- Routinely getting the recommended amount of restful sleep has many, many health benefits that include more energy, better mental functioning, better mood, a lower risk of some diseases (e.g. cancer) and a longer life expectancy.
- There are many behavioral strategies a person can use to get good sleep that include establishing a regular schedule, avoiding stimulating substances (e.g. caffeine) and activities in the evening, making the bedroom sleep friendly and using relaxation strategies.
- When worries or other distressing and unhelpful thoughts interfere with sleep, cognitive strategies can help.
- Caffeine can’t reverse the negative impact on your performance from staying up late and failing to get sufficient sleep; you will perform better by getting a good night’s sleep than by pulling an “all nighter”.
- Sleeping pills are not a cure for sleep problems and should be used only in specific circumstances and for a short period of time.
Getting enough, good-quality sleep is one of the most important things you can do to enhance and maintain optimal health.
This section summarizes the most important information you need to know about sleep. For additional information consult the "For Those Who Want to Know More" section below.
Even though we all sleep, it can be challenging to explain exactly what sleep is. Briefly, sleep is a period of reduced activity when you are not conscious. During sleep, you pass through four phases that progress in a cycle from stage 1 to REM sleep, and then re-start. During these stages, you experience specific brain wave activity and body functions that are vital to survival. Your memories and learning from the day are consolidated, your brain recovers from its daily work, and your body heals and grows.
The amount of sleep a person needs varies from person to person, but most adults need 7-8 hours of uninterrupted sleep a night. The right amount of sleep is the amount of sleep it takes for you to wake up feeling rested and refreshed, and feel alert throughout the day.
Am I getting enough sleep?
Are you getting 7-8 hours a night? More? Less? You are likely not getting the sleep you need if:
- you feel tired or drowsy during the day
- you regularly fall asleep within 5 minutes of getting in bed
- you fall asleep in class, at work, watching television, after a heavy meal or after drinking a small amount of alcohol
- you have difficulty waking up in the morning, need an alarm to get up, or sleep through your alarm
- you sleep significantly more on weekends or days off
- you need a nap to get through the day
- you rely on caffeine, energy drinks or over the counter medications to keep you awake
- you have difficulty concentrating or remembering
- you are irritable, impatient
- you are angry
- you are more clumsy than usual
Try the Modified Pittsburgh Sleep Quality Index (M-PSQI), which is a self-rated questionnaire that assesses sleep quality and disturbances.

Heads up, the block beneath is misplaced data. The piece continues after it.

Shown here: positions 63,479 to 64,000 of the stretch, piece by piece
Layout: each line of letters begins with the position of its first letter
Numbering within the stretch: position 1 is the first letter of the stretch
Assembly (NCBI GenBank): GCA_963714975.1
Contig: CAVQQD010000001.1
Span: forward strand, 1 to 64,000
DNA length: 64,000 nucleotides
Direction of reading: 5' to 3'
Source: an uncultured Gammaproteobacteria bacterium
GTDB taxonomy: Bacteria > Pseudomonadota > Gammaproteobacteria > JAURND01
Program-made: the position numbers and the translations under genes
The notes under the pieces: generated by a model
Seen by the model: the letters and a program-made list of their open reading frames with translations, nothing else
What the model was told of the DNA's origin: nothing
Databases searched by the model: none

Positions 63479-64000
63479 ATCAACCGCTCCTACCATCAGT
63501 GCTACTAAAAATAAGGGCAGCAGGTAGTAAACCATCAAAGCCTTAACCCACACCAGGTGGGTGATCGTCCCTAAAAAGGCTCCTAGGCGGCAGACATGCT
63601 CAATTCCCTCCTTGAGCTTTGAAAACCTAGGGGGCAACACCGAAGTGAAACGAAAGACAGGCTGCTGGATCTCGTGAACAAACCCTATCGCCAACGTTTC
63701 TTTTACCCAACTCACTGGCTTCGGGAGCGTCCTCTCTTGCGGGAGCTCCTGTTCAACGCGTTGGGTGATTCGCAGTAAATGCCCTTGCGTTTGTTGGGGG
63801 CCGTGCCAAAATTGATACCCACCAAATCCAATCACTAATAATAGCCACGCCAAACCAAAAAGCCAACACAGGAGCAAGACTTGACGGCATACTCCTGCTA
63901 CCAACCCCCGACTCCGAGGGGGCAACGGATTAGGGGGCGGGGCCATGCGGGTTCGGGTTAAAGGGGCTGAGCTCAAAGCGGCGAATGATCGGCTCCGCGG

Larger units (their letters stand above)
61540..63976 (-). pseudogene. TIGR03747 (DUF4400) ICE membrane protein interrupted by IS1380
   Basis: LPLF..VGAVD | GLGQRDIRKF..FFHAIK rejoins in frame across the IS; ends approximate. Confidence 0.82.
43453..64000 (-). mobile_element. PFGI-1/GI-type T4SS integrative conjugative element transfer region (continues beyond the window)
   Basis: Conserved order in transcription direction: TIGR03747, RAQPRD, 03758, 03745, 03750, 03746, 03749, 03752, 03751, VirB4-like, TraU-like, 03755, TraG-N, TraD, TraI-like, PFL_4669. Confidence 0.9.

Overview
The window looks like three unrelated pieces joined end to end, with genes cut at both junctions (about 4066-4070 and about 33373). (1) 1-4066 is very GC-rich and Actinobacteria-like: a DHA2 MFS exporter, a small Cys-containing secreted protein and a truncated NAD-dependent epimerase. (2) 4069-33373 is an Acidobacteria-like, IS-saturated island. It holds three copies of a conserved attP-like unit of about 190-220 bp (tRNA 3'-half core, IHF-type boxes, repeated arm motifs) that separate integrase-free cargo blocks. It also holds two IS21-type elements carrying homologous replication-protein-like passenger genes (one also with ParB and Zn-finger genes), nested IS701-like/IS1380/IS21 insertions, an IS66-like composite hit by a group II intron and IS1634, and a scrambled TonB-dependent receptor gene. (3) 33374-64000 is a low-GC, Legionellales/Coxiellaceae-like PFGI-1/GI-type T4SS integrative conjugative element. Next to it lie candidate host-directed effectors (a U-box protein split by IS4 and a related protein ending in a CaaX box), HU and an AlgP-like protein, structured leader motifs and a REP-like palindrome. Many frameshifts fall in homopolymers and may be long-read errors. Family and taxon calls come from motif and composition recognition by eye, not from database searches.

You know your sleep is good-quality if you are:
- satisfied with your sleep,
- able to sleep at appropriate times, for an appropriate amountof time,
- efficient and alert during the day.
You may need more than nine hours per night on a regular basis if you are recovering from sleep debt, or if you are living with an illness.
- Sleep helps you feel rested, alert, and energized each day.
- Sleep allows your mind, memory, body, and immune system to all work the way they are intended to.
- During sleep, your mind consolidates and reorganizes your memories, spurring creativity and problem-solving.
- Sleep allows your body to perform well when you exercise or compete.
- Sleep plays a role in emotion regulation; when you sleep, your brain sorts through the stresses and negative emotions you experienced during the day, in order to lessen their negative impact. This can enable you to cope better with stress in the future.
Healthy sleep habits, sometimes called sleep hygiene, are behaviours and routines that help a person to have quality sleep and feel fresh and alert during the day.
A lot of these behaviours are 'common-sense', but click on each one to learn more about how it can look in your life. And be truthful with yourself - are you really, sincerely, consistently practicing these behaviours? If you realise that you are not, you can set them as a health goal, and work through the steps of goal-setting, just as with any other health goal!
- Establish a regular sleep routine
- Ban screens from your bed
- Avoid substances that stimulate, especially in the evening
- Avoid late meals and liquids in the evening
- Avoid alcohol in the evening
- Avoid long naps
- Take time to wind down before going to bed
- Make your bedroom sleep friendly
- Use your bed only for sleep, sex and when your sick
- Manage your worry
- Use relaxation techniques
- Engage in good health habits
- Associate your bed with sleep
Sometimes, a person's thoughts can interfere with getting a good night's sleep. It is difficult to fall and remain asleep when you are worried, stressed or anxious. In these cases, changing your thinking can help you sleep better.